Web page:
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Citing Post #MeToo Legislature, Supreme Court Limits Non-Disclosure Agreements That Conceal Discrimination
By Susan S. Hodges, Jacob A. Riley on May 29, 2024
Citing Post #MeToo Legislature, Supreme Court Limits Non-Disclosure Agreements That Conceal Discrimination

On May 7, 2024, the Supreme Court of New Jersey decided Savage v. Neptune Twp. Police Dept., et al., finding that non-disparagement or non-disclosure clauses in employment contracts or settlement agreements that have the purpose or effect of concealing discrimination, retaliation, or harassment are against public policy and are, therefore, unenforceable in New Jersey.

In Savage, a female police sergeant had signed a settlement agreement with her former police department which included language that restricted the parties from making written or verbal statements regarding the past behavior of the parties that would tend to disparage or impugn the reputation of the other party. Despite this agreement, however, Ms. Savage gave an interview to a New York television station, which resulted in the Neptune Police Department to seek enforcement of the non-disparagement agreement against Ms. Savage.

Despite both the trial court and the Appellate Division finding that the clause was enforceable either in whole or in part, the Supreme Court reversed and found that the clause violated the New Jersey Law Against Discrimination (“NJLAD”). N.J.S.A. 10:5-12.8 of the NJLAD, passed in the wake of the “#MeToo” movement, specifically states that an “employment contract or settlement agreement which has the purpose or effect of concealing the details relating to a claim of discrimination, retaliation, or harassment . . . shall be deemed against public policy and unenforceable against a current or former employee . . .”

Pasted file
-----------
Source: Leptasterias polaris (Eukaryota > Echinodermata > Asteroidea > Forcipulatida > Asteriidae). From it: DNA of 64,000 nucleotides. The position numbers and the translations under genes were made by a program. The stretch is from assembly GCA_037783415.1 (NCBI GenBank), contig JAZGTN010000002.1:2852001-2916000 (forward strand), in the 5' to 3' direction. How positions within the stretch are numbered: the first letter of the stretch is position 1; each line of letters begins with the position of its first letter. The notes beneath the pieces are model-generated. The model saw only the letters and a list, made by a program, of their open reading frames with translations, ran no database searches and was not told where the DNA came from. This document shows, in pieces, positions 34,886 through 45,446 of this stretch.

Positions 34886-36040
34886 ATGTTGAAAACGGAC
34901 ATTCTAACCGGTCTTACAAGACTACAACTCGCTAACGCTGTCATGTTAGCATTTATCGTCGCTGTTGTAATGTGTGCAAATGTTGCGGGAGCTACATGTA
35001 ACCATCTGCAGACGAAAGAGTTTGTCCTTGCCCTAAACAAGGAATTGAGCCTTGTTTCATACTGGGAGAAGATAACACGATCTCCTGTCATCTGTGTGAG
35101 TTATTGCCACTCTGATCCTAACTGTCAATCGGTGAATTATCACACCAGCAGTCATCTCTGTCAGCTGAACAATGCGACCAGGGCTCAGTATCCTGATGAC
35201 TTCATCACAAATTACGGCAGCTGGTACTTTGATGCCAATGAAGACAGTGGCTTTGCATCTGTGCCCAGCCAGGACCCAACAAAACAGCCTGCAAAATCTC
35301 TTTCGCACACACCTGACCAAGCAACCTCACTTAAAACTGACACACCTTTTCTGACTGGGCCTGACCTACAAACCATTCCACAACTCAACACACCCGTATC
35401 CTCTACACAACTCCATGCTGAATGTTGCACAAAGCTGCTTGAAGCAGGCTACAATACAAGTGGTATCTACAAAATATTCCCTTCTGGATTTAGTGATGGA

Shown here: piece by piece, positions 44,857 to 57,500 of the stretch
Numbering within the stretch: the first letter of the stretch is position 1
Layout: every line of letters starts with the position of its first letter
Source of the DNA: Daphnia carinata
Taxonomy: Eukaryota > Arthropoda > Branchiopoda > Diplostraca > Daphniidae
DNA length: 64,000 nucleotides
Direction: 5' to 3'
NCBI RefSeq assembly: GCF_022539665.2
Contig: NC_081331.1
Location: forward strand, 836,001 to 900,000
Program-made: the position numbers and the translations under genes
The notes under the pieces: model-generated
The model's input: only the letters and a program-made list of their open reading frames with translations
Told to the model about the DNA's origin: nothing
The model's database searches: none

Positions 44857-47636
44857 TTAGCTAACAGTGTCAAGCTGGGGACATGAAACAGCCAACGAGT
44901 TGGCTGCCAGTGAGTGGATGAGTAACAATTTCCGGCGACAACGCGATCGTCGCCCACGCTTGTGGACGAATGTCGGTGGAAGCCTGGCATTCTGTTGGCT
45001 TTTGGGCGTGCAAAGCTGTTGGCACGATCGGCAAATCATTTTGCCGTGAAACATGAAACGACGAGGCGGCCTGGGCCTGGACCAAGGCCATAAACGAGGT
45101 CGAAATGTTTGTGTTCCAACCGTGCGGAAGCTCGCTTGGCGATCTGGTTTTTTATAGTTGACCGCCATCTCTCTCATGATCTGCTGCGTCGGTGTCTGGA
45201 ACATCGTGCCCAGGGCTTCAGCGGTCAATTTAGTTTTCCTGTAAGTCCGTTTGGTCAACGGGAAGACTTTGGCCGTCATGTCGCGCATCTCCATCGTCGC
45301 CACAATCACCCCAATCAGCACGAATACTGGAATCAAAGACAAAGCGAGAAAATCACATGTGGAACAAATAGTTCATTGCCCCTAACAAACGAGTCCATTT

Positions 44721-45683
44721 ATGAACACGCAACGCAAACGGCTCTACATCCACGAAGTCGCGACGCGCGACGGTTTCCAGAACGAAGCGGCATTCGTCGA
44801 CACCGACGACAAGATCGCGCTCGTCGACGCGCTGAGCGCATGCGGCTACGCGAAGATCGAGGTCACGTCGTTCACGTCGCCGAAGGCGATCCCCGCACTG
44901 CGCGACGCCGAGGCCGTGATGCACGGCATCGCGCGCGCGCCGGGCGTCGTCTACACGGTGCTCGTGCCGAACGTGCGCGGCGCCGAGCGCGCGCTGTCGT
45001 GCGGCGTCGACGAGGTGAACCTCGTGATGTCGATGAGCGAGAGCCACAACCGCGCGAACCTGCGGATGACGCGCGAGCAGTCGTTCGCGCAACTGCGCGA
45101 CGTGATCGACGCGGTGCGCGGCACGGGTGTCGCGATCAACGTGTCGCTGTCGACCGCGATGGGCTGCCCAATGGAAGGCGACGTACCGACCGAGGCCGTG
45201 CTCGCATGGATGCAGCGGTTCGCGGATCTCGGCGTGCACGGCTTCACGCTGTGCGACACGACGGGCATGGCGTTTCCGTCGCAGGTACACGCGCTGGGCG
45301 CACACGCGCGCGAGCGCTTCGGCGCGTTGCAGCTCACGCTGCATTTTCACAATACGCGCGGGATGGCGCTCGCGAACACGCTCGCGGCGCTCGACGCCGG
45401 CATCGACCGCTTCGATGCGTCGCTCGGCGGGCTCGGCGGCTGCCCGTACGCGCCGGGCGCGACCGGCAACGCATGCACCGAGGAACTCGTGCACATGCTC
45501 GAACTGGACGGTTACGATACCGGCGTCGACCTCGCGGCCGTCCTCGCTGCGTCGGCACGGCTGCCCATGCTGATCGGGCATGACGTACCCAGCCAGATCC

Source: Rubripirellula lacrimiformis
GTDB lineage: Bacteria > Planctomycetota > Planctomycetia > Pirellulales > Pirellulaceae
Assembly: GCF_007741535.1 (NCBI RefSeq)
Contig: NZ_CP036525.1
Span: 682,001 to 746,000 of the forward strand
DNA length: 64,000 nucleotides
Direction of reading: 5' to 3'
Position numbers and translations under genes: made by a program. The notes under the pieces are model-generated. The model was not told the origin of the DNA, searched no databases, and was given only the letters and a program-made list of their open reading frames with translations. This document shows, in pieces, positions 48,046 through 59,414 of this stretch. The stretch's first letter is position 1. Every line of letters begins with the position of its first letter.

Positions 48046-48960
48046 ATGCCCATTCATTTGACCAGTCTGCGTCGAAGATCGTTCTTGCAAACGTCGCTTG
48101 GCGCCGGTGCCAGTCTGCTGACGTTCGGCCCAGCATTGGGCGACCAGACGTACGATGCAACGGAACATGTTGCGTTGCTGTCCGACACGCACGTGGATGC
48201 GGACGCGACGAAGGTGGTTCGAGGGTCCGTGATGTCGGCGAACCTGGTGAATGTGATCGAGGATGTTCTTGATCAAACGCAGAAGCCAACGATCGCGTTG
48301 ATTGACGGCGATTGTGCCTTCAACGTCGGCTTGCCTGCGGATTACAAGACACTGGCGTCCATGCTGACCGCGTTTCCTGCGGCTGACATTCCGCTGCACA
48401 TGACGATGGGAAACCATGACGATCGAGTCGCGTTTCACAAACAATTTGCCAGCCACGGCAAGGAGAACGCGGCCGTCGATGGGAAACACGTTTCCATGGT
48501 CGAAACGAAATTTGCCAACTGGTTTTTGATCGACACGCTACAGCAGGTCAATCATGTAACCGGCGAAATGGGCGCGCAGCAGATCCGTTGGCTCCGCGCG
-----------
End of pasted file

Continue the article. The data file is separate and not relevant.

In finding Ms. Savage’s particular non-disparagement clause unenforceable, the Supreme Court found that the NJLAD disallows such clauses regardless of whether they are called non-disparagement or non-disclosure clauses or agreements. Rather, the determining factor is whether the clause has the purpose or effect of disallowing the disclosure of claims related to discrimination, retaliation, or harassment. The holding of the Court does carve clauses related to the disclosure of trade secrets or non-disparagement clauses that would not implicate claims of discrimination, retaliation, or harassment, however.

Ultimately, employers should be aware that non-disparagement clauses in their past, present, and future employment contracts or settlement agreements will likely be found to be unenforceable should an employee be restrained by such agreements from discussing issues related to harassment, retaliation, or discrimination.

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